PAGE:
DOLE handles all the labor and employment issues. In order to begin working at a POGO, a worker must obtain the right visa and paperwork to become eligible as a foreign worker in the Philippines. Through this process, DOLE now faces two problems: one is a backlog resulting from the influx of foreign workers, and the other is the number of operations that have dodged the process in order to sustain the high level of growth in their operations.
The Bureau of Immigration has started to increase its level of enforcement, as some legislators have claimed that there are as many as 400,000 to 800,000 foreign workers, mainly Chinese nationals, employed by these operations.
The BIR has largely been focused on ensuring that revenue is generated legitimately and properly. While PAGCOR is focused on the revenue from gaming, BIR is focused on corporate taxes, income taxes, and other related taxes. As previously mentioned, BIR has already suspended or shut down several providers for tax evasion.
The political class presents more of a challenge as it seeks to reign in the market and recoup what it believes are additional tax revenue opportunities, beyond that which remains unpaid. On one hand, the political class seeks a crackdown on illicit activities that have been reported with relation to POGOs. There’s also a tendency among the political class to over-tax a market as revenues increase. As of the writing of this article, several proposals have been submitted to either increase the tax rate on gaming revenue or to increase licensing fees. One must realize this can often have adverse effects on the market as the political class bites the hand that feeds them.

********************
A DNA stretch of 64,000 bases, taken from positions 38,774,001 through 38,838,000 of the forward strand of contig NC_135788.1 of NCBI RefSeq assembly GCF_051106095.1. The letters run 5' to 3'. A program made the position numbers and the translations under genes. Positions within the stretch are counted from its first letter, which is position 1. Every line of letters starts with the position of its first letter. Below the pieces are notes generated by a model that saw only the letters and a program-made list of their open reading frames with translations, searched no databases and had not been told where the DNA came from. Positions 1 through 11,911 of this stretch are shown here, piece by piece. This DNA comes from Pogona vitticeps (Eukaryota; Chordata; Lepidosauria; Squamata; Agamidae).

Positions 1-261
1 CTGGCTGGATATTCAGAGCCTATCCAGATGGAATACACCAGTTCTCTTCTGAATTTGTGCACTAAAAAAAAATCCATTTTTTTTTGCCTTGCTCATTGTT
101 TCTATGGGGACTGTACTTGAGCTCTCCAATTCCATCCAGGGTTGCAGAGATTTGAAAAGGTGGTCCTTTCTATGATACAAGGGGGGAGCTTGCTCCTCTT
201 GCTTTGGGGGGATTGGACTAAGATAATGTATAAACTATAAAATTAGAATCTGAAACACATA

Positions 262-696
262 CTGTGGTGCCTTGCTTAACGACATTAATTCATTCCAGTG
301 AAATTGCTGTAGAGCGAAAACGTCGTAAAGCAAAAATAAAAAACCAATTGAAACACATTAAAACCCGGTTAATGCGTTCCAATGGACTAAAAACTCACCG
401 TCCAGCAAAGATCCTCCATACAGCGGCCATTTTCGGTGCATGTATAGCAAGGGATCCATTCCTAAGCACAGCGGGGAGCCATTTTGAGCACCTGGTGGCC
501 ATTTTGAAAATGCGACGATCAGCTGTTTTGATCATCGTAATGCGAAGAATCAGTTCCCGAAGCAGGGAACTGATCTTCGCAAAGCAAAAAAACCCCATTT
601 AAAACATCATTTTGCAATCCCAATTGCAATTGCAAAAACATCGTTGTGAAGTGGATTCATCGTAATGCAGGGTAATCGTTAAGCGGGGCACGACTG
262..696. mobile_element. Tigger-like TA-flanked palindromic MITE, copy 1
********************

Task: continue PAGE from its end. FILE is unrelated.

The Future of POGOs
The Philippine gaming market overall has always garnered the attention of the global gaming industry, especially with significant integrated resort development over the past several years. The focus is now two-fold as online operations are both a revenue driver and a source of controversy.
POGOs do not appear to be going away anytime soon. While they have faced their challenges from both internal and external sources over the last several months, this is an industry that’s just starting to grow and build on the growing demand for gaming throughout Asia.
But the Philippines still must overcome several challenges in order to become a respected online gaming market. The balance is delicate between the bureaucracy that is tackling internal challenges and the political class that has the potential to kill the golden goose.
If done right, an online gaming market can compete effectively and bring in new customers while also driving patrons to land-based operations. Although the large Philippine integrated resort licensees do not hold POGO licenses, many junket operators in the country are tied to POGO service providers, offering a bridge between the land-based and online markets. That said, junket operations are already facing scrutiny from the Chinese government on their own, and this bridge may not be so stable.
Either way, the Philippines must be closely watched as it continues to develop and potentially stake its claim as an online gaming capital in Asia. The biggest concern that remains should that not occur would be what happens if POGOs were to go away.